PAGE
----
Christie Looks For Ways To Deal With NJ’s Money Woes

Gov. Chris Christie

TRENTON – New Jersey is facing money problems on multiple fronts. Gov. Chris Christie estimates the state budget deficit at $11 billion next year, on top of a $1 billion hole in the current budget. The state Transportation Trust Fund will be broke in less than 18 months, and the state’s Unemployment Insurance Fund will be $1.6 billion in the red by March, according to Christie.

No one is sure how the state will solve its fiscal woes, but Christie ruled out adding new highway tolls as a possible solution. He also said that he would not increase existing tolls or the state’s gasoline tax. “When people are struggling—that is not the time to raise taxes and fees,” the governor said.


The governor’s transition team on transportation had suggested that he consider adding tolls on some roads to pay for upkeep. It also suggested putting a gas tax hike up for public vote.

According to a recent Monmouth University/Gannett New Jersey Poll, 54 percent of New Jersey residents express some confidence that Christie will be able bring state spending under control, but 43 percent believe that whatever cuts are coming will hurt their own family budgets.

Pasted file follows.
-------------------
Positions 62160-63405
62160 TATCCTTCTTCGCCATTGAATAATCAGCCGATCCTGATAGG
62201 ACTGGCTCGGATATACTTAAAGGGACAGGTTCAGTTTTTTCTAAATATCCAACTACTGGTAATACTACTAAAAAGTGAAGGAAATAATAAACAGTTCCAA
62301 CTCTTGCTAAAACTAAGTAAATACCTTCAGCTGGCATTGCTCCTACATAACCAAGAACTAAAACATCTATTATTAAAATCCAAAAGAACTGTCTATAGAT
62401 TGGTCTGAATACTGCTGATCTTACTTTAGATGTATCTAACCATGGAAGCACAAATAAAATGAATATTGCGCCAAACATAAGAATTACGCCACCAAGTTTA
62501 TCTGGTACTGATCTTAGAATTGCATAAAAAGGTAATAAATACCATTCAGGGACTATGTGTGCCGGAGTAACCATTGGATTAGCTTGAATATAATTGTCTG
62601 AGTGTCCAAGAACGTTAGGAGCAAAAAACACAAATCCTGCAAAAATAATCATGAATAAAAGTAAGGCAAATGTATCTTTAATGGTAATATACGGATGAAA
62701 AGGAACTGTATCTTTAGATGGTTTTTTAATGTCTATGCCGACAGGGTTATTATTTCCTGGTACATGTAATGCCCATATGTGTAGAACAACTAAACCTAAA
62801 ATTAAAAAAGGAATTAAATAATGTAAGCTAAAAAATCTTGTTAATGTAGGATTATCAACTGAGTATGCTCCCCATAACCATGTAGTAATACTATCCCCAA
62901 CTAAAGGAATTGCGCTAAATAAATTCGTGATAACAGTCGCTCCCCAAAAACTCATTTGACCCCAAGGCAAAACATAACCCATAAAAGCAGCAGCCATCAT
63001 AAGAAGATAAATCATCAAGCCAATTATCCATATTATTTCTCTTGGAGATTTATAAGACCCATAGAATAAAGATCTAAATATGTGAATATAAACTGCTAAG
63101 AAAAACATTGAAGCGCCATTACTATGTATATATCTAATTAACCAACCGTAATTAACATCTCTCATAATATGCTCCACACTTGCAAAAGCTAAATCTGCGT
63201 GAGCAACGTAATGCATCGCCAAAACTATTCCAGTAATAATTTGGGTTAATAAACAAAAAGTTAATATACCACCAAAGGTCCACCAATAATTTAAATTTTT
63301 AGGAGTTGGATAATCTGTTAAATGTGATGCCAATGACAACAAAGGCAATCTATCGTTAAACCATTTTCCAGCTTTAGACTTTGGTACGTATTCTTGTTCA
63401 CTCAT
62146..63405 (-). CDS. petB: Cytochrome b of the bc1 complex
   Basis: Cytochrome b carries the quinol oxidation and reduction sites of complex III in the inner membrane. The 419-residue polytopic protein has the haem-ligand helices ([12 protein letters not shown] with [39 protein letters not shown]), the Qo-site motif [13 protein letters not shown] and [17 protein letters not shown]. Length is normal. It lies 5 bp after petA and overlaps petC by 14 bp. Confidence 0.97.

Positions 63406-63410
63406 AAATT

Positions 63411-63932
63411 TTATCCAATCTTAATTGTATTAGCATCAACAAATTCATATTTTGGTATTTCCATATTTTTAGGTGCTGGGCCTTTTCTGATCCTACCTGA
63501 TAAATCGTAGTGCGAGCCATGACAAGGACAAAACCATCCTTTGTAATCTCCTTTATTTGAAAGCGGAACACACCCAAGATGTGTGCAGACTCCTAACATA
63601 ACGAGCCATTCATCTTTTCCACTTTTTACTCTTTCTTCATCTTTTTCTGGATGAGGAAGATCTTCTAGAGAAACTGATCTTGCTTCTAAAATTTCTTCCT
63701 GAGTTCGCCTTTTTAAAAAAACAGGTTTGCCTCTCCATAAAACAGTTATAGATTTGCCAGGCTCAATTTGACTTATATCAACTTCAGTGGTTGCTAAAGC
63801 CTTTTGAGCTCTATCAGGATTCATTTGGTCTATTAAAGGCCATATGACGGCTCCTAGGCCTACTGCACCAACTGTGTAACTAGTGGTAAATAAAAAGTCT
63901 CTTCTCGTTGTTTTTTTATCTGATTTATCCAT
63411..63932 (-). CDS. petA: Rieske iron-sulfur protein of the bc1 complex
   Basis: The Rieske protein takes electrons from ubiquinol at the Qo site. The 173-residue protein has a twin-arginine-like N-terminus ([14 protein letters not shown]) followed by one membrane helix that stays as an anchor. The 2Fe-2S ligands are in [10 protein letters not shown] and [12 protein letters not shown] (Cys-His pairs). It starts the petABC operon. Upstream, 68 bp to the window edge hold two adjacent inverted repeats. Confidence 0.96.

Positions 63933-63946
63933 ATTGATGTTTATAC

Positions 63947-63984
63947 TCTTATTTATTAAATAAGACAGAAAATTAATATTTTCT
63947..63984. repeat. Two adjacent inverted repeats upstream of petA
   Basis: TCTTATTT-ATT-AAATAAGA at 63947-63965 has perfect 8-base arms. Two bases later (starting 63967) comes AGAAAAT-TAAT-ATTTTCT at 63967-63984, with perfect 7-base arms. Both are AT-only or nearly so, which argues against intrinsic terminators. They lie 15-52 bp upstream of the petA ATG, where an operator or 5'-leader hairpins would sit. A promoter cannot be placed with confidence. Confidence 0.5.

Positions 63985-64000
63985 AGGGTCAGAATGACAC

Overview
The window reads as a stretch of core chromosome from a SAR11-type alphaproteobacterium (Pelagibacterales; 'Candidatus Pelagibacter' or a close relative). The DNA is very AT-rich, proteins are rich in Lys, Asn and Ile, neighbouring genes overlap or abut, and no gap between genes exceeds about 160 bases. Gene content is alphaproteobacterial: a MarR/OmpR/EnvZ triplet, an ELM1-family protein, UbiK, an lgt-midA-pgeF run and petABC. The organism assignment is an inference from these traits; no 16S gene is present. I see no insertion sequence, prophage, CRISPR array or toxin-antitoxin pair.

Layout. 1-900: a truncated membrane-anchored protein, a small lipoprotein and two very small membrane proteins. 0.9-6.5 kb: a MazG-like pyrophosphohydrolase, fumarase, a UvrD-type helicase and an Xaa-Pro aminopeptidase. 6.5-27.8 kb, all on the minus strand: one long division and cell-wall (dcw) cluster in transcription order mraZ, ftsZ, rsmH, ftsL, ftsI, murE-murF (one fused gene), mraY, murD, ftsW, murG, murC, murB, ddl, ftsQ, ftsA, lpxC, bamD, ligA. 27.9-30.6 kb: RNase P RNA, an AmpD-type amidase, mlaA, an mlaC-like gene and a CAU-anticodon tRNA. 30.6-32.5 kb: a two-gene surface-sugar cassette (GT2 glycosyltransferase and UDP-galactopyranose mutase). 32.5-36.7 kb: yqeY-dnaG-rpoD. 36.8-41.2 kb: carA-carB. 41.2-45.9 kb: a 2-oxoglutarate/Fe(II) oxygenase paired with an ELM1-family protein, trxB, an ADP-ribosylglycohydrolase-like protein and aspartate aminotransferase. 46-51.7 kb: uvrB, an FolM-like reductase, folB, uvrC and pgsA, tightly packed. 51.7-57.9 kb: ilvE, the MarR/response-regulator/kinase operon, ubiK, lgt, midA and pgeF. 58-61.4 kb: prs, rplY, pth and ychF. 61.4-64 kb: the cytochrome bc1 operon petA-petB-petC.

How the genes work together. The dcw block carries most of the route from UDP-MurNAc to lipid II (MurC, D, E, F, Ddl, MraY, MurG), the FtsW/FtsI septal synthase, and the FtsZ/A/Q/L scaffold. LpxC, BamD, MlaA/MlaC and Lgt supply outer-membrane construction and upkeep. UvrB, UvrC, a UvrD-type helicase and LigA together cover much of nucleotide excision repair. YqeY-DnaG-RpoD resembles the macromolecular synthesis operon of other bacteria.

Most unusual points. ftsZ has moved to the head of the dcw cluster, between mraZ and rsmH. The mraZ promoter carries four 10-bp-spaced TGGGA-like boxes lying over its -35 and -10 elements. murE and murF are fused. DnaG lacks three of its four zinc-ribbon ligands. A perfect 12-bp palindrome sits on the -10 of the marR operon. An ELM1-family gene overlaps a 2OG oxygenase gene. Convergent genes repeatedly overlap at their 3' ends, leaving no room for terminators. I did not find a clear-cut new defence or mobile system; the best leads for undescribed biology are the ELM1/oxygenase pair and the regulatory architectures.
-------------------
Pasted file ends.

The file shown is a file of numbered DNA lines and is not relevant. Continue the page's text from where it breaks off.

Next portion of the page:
Christie’s immediate problem is how to deal with the gap in New Jersey’s current year budget. The governor is expected to announce proposals for dealing with it by the end of the week.

The $11 billion deficit projection for next year’s budget reflects the cost of fully paying the state’s pension contribution and funding the property tax rebate program the way it was intended. New Jersey has fallen short of those goals even in better economic times.

Last week, Christie warned businesses that their unemployment tax rate will increase in July because of a statutory requirement triggered if the  Unemployment Insurance Fund falls below a certain level. The governor has asked the federal government for assistance, which could reduce the amount of the tax hike but is not likely to eliminate it completely.

On Tuesday, state lawmakers held a bipartisan public hearing in Trenton to allow residents to share their ideas on fixing and improving New Jersey. More than 120 people signed up in advance to speak.

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